Hooks Threaded Poorly and Well

Attaching the hook at fishing time deserves at least a little thought–depending on how it’s attached, the point can end up aimed where you want it aimed, or not. Picking a hook that makes this decision easier helps too. I like up-eye hooks, but down-eyes work as long as you thread the loop through in a direction that doesn’t cant the hook down too much. Figure 7 illustrates. And if it’s important for snag resistance in the river you’re fishing, you can attach the stinger to ride point-up, too, which can affect how you choose to thread it on. But be aware there may be nothing in particlar that keeps the “top” of the streamer above the “belly” when it’s in the water, unless you tie in some feature that accomplishes this (some weak floation up high such as strands of hollow bucktail, or create a “keel” of some kind, or the positioning of dumbell eyes…something. If you care.)

A Finished Intruder-Style Streamer

Intruders can be tied with dumbell eyes, or with “eye” feathers alongside the other materials, or with eye-dots painted onto the thread head, or even eyeless; it may not be provable which is better, but my experience and opinion is that eyes uusually help a streamer. I make sure the sclera of whatever eye I use is very light (typically I use white) so that it looks like an eye even from afar, and I like small dumbell eyes because they add a little weight. Skagit lines can throw a weighted Intruder without issue. I’ll add some weight to the shank too, underneath the estaz or the palmered hackle or whatever I’ve built the body from–the possibilities are multiple for getting the streamer to sink. Just don’t assume the fly has to do all the work of sinking itself–the sink tip between it and you should do much, if not all, that work.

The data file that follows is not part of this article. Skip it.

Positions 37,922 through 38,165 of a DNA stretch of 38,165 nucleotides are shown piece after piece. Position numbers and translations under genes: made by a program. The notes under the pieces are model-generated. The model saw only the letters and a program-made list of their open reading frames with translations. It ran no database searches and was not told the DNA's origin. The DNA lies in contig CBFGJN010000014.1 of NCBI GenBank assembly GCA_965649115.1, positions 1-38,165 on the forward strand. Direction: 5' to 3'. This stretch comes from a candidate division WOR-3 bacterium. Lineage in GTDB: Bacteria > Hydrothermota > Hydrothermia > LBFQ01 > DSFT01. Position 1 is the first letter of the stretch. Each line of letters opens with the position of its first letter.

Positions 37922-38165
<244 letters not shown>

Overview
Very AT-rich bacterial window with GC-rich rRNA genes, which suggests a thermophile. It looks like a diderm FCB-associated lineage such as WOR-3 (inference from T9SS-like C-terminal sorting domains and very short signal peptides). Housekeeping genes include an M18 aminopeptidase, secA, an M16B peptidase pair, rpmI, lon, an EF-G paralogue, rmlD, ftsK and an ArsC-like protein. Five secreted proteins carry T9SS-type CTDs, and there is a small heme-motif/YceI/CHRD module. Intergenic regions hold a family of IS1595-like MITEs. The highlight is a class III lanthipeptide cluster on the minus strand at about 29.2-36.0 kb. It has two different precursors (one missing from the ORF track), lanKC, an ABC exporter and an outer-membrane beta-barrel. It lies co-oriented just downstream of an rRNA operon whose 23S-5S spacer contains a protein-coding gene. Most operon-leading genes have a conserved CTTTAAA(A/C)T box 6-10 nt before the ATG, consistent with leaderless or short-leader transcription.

To be effective, an Intruder needs to “flow” and “swim” in the water. So many materials make this possible. Other than that, and color, and depth, and the river you’ve chosen, and how you swing and strip it, the rest may be up to the fish.

A Finished Intruder-Style Streamer

There are many features anglers tie into an Intruder. Most include a shiny body and some long hackle or premium marabou palmered along it, but some simply go with a good estaz, which works well too and is faster to tie. Many build in a bright “blob” on the rear of the shaft, often of hot pink or chartreuse, as a kind of hot spot or trigger point. To me it resembles a firefly glow bulb of sorts, and is intended to catch the fish’s eye. Not all variations start with such a color-contrast trigger feature. I’ve never seen an Intruder that didn’t feature some long, dense, flowing hackle or long flowing premium marabou wound as a collar up front behind where eyes (if they’re used) would go, and this hackle is either bright, or establishes a serious silhouette and “shoulders” to the fly (like black does), or both. On top of that there are usually strands of flash, and long streamer hackle (usually grizzly dyed whatever the fly’s reigning color scheme is…and also darker hackle such as dark blue or black, tied in at the head and left to arc over the body to establish a “back.” And there are often some strands of Lady Amherst pheasant tail feather added randomly along the sides, for complexity.